Oh, the things you learn along the way.  From an earlier visit, I knew that Fannin County TX is “dry” .  With that in mind, I stopped at a liquor store for beer.  When I expressed disappointment at the available selection, the clerk said, “You’re not from around here are you?  This is all low-point beer.  If you want good beer on Oklahoma, bring it with you.”  So, back on the road, in the dark, in the rain, into TX.  Six new OK counties for the day.
Stopped at Paris for fuel and beer, on to Bonham for Friday and Saturday nights, a wedding on Saturday.
Back on the road early Sunday, immediate destination Lufkin.  US-82 to Paris, TX-19 to Sulphur Springs (I’ll bet the Chamber of Commerce didn’t name that town), TX-11 to Winnsboro, TX-37 to Mineola, US-69 to Lufkin.  I took the loop road around the West side of Tyler, but there was so much traffic and so many traffic lights that it probably would have been quicker to stay on US-69 through town.  Five new TX counties along the way, the last of the new counties for this trip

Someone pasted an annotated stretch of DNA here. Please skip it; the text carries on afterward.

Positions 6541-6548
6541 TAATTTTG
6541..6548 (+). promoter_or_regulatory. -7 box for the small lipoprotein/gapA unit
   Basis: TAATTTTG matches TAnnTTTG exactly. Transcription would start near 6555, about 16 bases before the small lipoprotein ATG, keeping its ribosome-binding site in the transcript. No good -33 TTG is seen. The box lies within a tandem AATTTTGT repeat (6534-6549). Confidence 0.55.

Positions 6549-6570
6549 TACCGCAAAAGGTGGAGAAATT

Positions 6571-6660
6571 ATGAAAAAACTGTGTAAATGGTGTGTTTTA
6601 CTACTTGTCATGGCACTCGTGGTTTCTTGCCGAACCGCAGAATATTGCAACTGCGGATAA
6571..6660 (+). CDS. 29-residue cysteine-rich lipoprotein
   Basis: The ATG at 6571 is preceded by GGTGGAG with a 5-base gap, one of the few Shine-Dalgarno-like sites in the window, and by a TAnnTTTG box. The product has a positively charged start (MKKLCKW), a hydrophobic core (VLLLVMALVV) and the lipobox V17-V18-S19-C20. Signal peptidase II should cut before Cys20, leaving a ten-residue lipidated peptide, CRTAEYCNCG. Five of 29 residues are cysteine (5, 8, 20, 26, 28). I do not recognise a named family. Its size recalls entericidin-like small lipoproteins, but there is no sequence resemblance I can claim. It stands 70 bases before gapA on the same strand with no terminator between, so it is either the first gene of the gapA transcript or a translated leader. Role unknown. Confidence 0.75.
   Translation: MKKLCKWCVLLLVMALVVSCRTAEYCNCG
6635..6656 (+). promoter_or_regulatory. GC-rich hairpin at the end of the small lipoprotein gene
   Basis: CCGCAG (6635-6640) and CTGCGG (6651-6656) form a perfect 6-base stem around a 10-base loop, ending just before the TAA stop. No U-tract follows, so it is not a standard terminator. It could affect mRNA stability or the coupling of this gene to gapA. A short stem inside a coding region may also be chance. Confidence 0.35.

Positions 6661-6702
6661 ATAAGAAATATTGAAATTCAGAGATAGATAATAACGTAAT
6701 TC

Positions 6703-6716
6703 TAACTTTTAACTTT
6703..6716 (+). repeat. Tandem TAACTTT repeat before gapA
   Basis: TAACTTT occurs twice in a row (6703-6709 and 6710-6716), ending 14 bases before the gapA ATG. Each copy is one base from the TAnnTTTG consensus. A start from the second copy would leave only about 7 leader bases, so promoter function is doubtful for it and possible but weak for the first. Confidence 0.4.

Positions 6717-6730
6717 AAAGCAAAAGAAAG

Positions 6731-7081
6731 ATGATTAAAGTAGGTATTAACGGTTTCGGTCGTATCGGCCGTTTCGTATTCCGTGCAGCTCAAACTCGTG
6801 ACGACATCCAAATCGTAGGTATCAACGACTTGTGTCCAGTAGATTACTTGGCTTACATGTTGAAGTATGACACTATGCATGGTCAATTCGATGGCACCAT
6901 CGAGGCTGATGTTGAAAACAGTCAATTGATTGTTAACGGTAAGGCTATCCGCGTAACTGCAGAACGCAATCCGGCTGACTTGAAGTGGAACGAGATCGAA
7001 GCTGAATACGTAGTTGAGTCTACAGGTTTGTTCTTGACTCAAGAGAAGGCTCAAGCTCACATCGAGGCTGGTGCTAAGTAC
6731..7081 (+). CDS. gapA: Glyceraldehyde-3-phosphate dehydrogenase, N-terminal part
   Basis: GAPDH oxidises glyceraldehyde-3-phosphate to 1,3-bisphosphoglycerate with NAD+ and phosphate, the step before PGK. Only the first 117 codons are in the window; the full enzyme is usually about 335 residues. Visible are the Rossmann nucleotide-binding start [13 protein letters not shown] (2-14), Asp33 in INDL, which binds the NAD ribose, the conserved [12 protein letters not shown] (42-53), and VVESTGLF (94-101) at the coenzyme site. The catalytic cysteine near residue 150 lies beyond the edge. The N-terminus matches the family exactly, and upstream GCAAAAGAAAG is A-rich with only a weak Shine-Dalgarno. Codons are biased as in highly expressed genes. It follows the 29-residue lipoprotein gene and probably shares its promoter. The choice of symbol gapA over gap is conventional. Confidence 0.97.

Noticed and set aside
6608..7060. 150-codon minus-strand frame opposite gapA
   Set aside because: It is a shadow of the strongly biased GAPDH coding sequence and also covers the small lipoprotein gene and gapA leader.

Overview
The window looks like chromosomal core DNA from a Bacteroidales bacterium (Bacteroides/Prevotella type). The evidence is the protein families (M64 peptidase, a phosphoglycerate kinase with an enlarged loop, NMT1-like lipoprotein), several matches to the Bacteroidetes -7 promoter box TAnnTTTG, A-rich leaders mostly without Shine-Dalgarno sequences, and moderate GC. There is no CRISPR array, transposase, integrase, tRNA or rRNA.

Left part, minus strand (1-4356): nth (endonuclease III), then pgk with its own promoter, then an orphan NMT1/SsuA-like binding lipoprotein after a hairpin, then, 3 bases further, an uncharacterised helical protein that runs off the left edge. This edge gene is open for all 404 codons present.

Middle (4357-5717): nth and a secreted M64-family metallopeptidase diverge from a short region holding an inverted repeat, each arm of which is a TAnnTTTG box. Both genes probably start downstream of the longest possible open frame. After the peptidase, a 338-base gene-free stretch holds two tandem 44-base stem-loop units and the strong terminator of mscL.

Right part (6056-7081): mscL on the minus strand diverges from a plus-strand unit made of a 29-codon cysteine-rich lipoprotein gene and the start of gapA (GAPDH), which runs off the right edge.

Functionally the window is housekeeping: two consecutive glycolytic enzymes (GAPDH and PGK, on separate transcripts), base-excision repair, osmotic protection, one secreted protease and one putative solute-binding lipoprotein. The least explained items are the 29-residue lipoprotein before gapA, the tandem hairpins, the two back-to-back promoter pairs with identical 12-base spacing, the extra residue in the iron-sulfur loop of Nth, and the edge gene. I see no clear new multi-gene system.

The plan was to meet Linda and her son and daughter-in-law in Lufkin at 11:30 AM.  It worked perfectly.  We had a really fine Mother’s Day lunch and leisurely visit, then back on the road about 1:30 PM.
I wrote about this a few years ago on MTR, but it is worth repeating.  From north of Nacogdoches to Carthage, US-259 and TX-315 could and should be signed as ALT US-59.  It is a bit shorter, less traffic, better roads.
Approaching Texarkana, I am accustomed to US-59 to I-30 west of town.  I was surprised by a new connection south of town with Little Rock as one of the control cities.  It crossed the state line 10-15 minutes sooner than I expected.  I-49 construction is progressing well.
We wanted to avoid the I-40 construction mess east of Little Rock, so we took US-67 to Walnut Ridge, US-412 to Paragould where we stopped for the night.